This year ForbesWoman inaugurates its first annual list of the Best Cities for Working Mothers. To calculate the rankings, we started with the 50 largest cities in the U.S. and the premise that different mothers have different needs. So while it's safe to say that all moms want a secure and protected place for their children to live in, first-rate medical care and excellent schools, if they're running a business or earning a paycheck, there are other important considerations.
The potential for a relatively high income, job opportunities and family-friendly cost of living are obvious ones. But childcare is way up there too. Some big cities that seem like choice places to raise a family, such as Salt Lake City, Utah, and Orlando, Fla., offer comparatively fewer childcare options--including daycare centers and pre-K--for moms who work.
We took a slightly unusual approach to evaluating a city’s health care quality. We realized a mom wants options when it comes to pediatricians; trust and a good rapport are just as important as competence, after all. But we also included information from Dartmouth Atlas, which tracks the quality of health care across the U.S.
Researchers at Atlas, affiliated with Dartmouth College, have found that cities with a higher proportion of primary care physicians to specialist physicians have a better health care system. When there are more general practice physicians, their research suggests, a mom has a greater chance of getting in to see a doc when she needs one, and her child's care will be more closely overseen.
We also used two different data sets to evaluate education--the amount a city spends per pupil and ratings given by parents whose own kids attend a city's schools. The latter data comes to us exclusively from GreatSchools, a nonprofit which works to involve parents nationwide in improving school quality.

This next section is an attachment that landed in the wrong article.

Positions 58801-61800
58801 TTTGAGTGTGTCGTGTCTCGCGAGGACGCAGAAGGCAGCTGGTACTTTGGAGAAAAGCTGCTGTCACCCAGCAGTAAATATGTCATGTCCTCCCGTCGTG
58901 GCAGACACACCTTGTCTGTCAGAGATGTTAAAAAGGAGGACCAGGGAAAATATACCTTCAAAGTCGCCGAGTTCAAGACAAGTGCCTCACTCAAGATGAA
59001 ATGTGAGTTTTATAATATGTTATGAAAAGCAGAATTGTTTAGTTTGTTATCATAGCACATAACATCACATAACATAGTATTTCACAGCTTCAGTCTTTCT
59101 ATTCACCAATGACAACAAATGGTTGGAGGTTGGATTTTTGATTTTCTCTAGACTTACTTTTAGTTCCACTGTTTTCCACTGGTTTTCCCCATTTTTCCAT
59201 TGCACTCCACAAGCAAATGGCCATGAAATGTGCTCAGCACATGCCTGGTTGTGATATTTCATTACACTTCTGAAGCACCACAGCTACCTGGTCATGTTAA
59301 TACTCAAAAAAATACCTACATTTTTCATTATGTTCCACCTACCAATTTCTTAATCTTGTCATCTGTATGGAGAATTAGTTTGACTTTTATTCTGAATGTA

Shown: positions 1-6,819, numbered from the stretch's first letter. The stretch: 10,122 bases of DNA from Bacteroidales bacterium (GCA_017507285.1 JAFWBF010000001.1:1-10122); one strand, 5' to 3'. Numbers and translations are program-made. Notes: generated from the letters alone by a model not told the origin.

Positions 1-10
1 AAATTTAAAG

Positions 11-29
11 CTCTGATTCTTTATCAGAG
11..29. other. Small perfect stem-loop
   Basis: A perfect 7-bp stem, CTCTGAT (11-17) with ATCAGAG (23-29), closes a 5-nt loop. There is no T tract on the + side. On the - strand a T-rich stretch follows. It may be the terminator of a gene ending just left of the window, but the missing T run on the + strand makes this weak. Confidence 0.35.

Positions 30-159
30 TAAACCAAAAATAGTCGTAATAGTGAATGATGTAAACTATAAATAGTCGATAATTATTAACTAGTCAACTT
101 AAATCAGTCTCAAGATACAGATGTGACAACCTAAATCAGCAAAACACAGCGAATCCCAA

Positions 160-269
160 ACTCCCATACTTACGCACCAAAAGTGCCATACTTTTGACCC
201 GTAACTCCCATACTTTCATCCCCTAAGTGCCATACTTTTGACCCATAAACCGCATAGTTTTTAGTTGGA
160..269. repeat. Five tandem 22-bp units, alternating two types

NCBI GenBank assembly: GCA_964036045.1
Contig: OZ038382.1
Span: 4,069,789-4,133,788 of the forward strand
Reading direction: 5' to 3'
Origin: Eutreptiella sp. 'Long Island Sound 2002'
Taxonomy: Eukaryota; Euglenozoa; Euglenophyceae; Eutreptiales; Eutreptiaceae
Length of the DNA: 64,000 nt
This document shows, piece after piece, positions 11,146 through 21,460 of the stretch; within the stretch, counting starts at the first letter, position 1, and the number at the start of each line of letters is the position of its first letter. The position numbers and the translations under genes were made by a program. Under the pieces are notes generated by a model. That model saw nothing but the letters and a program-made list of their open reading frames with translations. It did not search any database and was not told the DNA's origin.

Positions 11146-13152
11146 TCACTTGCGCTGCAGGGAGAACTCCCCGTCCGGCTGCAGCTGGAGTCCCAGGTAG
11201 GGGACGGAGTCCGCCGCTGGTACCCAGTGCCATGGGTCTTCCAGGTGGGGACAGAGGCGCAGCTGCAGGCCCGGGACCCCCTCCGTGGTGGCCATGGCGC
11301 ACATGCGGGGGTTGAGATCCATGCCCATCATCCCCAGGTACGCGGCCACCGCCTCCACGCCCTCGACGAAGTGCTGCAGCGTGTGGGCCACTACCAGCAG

Working mothers also want to be able to afford to live (and play) in their city of choice, so we counted cost of living among our priorities. Many of the "obvious" but expensive West Coast meccas, such as San Jose, San Francisco and Seattle, are clearly still attractive despite their high costs. Some less-heralded cities, such as Columbus and Virginia Beach, may be less stylish, but their lower cost can translate into a good quality of life.
So how did New York and Austin end up as Nos. 1 and 2 of the same list? Austin does have a reputation for offering a high quality of living for all age groups, but New York is a playground for grownups, not a sanctuary for kids and their moms, right?
Answer: Austin and New York each shine in different categories of what a working (or job-seeking) ForbesWoman reader wants in her city of choice.
New York is--unfairly--known for being crowded and dangerous. But what it does have is plentiful park space and a low violent crime rate. Salaries there are also good, among the six highest of the cities we surveyed.
And the Big Apple is generous when it comes to what it spends on educating its students, coming in at the second highest, right behind another New York metropolitan area, Buffalo-Niagara Falls.
Austin parents love their schools. The city's unemployment, at 6.1%, is one of the lowest of the cities on our list. Like New York, it also boasts plenty of outdoor places for the kids to work off steam. Both cities score high for plentiful childcare options.
Four Florida cities make up the bottom 10--Jacksonville, Tampa, Miami and Orlando. They all have a dearth of outdoor space. Primary care physicians are also relatively low in number. When it comes to parent opinion of the public schools, parents in Jacksonville are particularly unhappy.
Do you agree with our results? What data categories would you like to see in next year's list?